This range comprises of energy bars, the drink range which we already mentioned, and some packs of oats. Chocolate drinks feature, including one that looks pretty good and is called Cacao con fibre de Avena, or chocolate with oatmeal.
The problem with Siken is that this company is predominantly focused on calorie counting. In our opinion, the Metodo Diet Line plan is there to look good and to imply that you will be preparing healthy meals. However, the reality seems to be that most users are just replacing their food with diet snack bars and novelty drinks.
There is no real program to the weight loss plan. There is no effective meal replacement as such.
Unusually, you cannot buy a ready pack of diet products to support the plans. It seems that the idea is that you download the diet plan, and then simply buy additional products to support it.
A range of Siken products is on sale in the UK via Amazon and eBay. We took a look at Amazon and found many of the so called protein products on sale. At the time of writing, there is no customer feedback for any of these.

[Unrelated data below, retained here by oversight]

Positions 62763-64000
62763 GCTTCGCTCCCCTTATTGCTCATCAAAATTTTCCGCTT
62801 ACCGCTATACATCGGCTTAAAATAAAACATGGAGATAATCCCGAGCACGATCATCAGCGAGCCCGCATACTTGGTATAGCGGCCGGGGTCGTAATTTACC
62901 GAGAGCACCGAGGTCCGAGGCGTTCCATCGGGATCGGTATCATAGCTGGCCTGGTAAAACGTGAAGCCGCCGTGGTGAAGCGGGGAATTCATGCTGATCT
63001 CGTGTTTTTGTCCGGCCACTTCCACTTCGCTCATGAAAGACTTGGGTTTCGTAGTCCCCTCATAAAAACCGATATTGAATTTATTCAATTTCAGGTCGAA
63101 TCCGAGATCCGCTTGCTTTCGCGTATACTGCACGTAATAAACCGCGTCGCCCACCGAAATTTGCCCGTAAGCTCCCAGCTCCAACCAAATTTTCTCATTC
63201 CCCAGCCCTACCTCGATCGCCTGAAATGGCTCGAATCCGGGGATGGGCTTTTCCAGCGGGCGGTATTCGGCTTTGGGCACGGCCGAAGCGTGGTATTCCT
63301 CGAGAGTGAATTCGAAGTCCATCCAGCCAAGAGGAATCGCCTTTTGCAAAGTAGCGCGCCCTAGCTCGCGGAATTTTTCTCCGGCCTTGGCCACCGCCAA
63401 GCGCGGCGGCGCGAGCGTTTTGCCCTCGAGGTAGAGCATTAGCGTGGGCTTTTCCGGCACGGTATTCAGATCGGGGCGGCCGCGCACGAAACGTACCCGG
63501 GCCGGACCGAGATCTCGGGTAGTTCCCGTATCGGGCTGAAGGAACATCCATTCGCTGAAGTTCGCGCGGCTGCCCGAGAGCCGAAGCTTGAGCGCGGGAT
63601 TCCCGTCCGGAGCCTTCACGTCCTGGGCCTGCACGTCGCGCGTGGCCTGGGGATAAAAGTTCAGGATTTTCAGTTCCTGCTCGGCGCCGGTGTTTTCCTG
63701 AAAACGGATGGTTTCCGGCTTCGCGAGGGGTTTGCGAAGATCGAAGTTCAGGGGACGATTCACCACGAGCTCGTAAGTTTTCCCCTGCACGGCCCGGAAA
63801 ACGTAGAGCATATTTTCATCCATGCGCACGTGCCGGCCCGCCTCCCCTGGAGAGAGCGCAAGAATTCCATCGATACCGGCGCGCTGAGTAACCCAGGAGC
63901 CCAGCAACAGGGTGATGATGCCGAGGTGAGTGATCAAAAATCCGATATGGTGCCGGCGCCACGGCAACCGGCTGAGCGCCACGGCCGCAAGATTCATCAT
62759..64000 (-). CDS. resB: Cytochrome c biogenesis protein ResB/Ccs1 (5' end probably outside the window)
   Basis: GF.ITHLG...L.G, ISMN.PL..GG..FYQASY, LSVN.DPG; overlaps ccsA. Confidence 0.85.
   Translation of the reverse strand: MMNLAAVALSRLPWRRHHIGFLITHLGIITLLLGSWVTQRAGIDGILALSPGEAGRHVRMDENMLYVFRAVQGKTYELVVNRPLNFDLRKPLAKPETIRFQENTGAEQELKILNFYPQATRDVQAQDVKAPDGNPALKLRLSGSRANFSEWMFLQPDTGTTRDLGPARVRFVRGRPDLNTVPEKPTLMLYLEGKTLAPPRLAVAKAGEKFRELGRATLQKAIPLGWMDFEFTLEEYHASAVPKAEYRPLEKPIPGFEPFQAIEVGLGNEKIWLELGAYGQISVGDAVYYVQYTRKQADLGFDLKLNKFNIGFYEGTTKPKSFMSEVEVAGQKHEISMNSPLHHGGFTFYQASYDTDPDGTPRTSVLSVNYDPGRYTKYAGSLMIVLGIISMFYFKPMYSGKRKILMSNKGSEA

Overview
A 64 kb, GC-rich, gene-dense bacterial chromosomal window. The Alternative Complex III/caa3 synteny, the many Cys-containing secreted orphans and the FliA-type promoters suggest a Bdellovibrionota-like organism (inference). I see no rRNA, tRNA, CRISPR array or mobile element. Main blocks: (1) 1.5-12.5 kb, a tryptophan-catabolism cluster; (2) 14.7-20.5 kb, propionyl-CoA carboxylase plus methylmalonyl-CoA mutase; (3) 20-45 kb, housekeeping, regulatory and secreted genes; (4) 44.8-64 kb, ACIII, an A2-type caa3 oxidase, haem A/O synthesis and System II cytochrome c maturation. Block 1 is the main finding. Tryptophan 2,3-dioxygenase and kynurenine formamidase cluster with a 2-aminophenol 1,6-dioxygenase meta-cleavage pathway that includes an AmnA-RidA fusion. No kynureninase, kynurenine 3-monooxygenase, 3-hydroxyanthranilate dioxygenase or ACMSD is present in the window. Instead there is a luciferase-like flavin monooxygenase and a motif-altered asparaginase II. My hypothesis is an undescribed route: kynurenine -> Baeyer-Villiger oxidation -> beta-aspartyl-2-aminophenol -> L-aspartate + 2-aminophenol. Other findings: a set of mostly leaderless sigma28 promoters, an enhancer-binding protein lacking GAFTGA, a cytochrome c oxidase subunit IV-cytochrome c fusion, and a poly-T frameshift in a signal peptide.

These are currently on sale via Amazon UK for around £8.20 for a pack of five bars, each weighing 36g and containing 130 calories. The product information describes this as rich in protein and low in carbs and fats, and ideal for a snack. The advertising on Amazon claims that the bar is probiotic, but this is not what is says on the Siken website. You are advised to eat 2 bars a day as part of a calorie controlled diet.
Other flavours have much the same profile and include;
Siken Diet Bar Vanilla, Siken Diet Bar Turron, Chocolate, and Siken Diet Bar Coco Banana.
Prices vary depending on seller and flavour.
Other Siken products include chocolate bars, some of the detox range and assorted breakfast products such as Siken Oat Flakes at a whopping £6.51, and essentially the same as you can buy as porridge oats.
No. In our opinion Siken seems like a waste of money. The various diet plans look good on paper, but there is nothing we haven’t heard before. We all know we should eat more vegetables and restrict our calorie intake in order to lose weight, but the dietary advice has not made this easy for users.
The Siken diet plans rely on lots of food preparation and after running through a list of vegetables and healthy options, the dietary advice seems to be to replace all this with a couple of snack bars in order to keep your calorie count under control. How can eating bacon flavoured tortilla chips really be good for our health or weight loss? How can a two biscuits really be considered an adequate meal replacement?
We certainly would not recommend Siken to the Watchdog readers.